Environmentally friendly it is not. Foam dust and cigarette smoke hangs in the portion of remaining breathable air of a claustrophobic closet of a room. What’s foam dust you ask? Keep quite, learn a little you puke, as this is no Quiksilver/Roxy pop-out, made in China ,Google analytic marketing hustle designed for the bourgeois. I said, shut-up or get out, I don’t have time or patience for you spoiled maggots!
The craftsman and I kick, step,and shuffle through small drifts of the snow-like or if you lived through the studio 54 years, Peruvian Flake powder, freshly shaven. A Skil 100 lays on the soon to be cosmic, wave ridding, dream machine. Sinbad wished he had a magic carpet of a ride like this beauty, man! ”7′ ohh”, I say salivating as The man, a ghost from Dogtown past puffs his smoke simultaneously saying, “Look man I pulled in the rails so she will hold in the tube yet still flow, kids don’t know how to flow these days.Look at their hands when they surf. No flow.” Now listen very closely I am speaking of a certified legend, as this word is used to loosely these days, tagged and hash-tagged attempting to describe many a juvenile and or apprentice.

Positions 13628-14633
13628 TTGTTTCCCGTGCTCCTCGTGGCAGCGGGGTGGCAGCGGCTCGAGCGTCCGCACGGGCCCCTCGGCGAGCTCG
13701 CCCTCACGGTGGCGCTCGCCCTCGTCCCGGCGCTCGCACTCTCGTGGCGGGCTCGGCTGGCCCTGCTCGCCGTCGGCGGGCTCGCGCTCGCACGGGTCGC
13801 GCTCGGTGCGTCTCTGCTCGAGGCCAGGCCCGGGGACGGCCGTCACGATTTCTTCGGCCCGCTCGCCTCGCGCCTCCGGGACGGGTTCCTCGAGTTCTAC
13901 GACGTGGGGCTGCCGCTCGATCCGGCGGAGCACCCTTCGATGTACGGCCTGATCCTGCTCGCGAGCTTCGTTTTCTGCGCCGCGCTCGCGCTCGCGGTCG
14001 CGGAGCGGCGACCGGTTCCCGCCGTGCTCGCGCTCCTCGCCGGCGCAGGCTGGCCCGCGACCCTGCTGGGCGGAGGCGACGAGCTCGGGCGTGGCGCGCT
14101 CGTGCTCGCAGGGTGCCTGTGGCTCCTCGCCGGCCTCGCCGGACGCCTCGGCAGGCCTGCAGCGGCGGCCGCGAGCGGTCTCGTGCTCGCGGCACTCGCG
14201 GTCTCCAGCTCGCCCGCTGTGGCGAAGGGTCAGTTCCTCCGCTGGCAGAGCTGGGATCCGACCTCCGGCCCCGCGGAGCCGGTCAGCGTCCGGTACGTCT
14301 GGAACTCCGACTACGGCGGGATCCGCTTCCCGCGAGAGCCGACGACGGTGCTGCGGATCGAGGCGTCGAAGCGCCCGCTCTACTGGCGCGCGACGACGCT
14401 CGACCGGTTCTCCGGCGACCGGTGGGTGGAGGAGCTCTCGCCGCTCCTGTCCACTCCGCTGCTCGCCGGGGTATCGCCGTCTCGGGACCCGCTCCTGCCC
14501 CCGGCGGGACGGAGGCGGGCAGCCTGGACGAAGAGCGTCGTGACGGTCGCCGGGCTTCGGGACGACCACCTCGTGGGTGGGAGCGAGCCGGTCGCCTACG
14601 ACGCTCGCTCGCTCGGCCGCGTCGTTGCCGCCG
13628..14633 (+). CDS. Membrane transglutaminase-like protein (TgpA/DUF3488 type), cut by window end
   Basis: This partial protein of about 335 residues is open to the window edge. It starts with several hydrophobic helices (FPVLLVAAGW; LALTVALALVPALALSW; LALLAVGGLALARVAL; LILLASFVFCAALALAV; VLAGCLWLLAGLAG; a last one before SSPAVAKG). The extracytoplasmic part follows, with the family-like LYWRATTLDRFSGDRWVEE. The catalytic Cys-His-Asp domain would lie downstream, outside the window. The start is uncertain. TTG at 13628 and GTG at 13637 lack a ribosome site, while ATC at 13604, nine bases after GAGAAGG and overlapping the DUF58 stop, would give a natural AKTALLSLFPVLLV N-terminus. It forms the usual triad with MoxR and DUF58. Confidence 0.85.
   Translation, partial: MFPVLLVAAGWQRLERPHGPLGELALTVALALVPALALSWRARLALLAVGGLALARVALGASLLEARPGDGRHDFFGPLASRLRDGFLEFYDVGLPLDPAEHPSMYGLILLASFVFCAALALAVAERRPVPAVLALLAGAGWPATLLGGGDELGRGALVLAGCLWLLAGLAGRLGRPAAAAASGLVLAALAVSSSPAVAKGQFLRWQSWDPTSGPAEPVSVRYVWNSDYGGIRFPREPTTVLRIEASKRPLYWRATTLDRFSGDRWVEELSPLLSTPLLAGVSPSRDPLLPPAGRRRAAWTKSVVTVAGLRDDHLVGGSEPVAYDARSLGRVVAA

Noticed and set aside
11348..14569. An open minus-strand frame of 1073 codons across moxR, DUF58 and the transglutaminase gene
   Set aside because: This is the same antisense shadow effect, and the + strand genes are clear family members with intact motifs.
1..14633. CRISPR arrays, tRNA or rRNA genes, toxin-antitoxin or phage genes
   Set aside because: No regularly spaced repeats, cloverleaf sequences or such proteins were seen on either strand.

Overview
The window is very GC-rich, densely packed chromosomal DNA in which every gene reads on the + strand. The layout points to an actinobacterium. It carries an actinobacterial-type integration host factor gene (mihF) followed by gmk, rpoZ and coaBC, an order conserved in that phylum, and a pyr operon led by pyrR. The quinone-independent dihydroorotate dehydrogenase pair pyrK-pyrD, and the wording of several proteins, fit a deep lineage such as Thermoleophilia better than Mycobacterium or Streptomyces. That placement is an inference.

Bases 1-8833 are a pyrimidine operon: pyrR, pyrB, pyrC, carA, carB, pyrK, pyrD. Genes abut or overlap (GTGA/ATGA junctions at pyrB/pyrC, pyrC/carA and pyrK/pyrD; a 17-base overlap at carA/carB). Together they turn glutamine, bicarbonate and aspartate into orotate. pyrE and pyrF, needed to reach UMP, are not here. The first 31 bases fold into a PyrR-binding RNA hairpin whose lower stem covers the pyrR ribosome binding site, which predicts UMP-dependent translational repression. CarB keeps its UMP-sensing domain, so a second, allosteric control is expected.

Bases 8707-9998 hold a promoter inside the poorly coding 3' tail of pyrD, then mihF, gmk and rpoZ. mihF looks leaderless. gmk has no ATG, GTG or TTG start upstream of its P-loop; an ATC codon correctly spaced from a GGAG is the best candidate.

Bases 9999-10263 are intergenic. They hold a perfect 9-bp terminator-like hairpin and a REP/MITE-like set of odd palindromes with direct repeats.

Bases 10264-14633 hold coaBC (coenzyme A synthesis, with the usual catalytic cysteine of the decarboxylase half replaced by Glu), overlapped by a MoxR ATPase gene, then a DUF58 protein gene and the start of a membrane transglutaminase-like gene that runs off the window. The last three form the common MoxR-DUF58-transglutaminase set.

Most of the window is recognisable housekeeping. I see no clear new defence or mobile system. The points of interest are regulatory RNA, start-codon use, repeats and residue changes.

I stare at his gnarled hands,the callouses, lines, blisters, age spots, and scars reveal a life of shaping boards by hand. Dimensions, weight, and the intangible yet necessary are computed in his mind, he wants to talk to the rider about style and flow, he wants the board to work for the rider. “It wont stick in the wave, it will be loose. Your cutback will be like butter,man,” He says, moving his hands to the double barrel concave to V bottom.
Michael Olivares got his start humbly enough,roughing out boards, being the whipping boy (what would now-a-days be certainly termed child abuse but back then was known as paying dues) hanging around surf shops. The days when surfers where usually military veterans or other sturdy non-conformist looking to tune out of squares-ville, Dick Dale numbers blared on transistor radios, and the surf movie reigned supreme at the locals such as the Santa Monica Civic and the Hermosa Bijou. These cats used paraffin wax for traction, had surf knotts on their bodies and boards were made from balsa. Michael began his apprentice under the tutelage of another legend, Con Colburn who founded Con surfboards of Santa Monica, CA.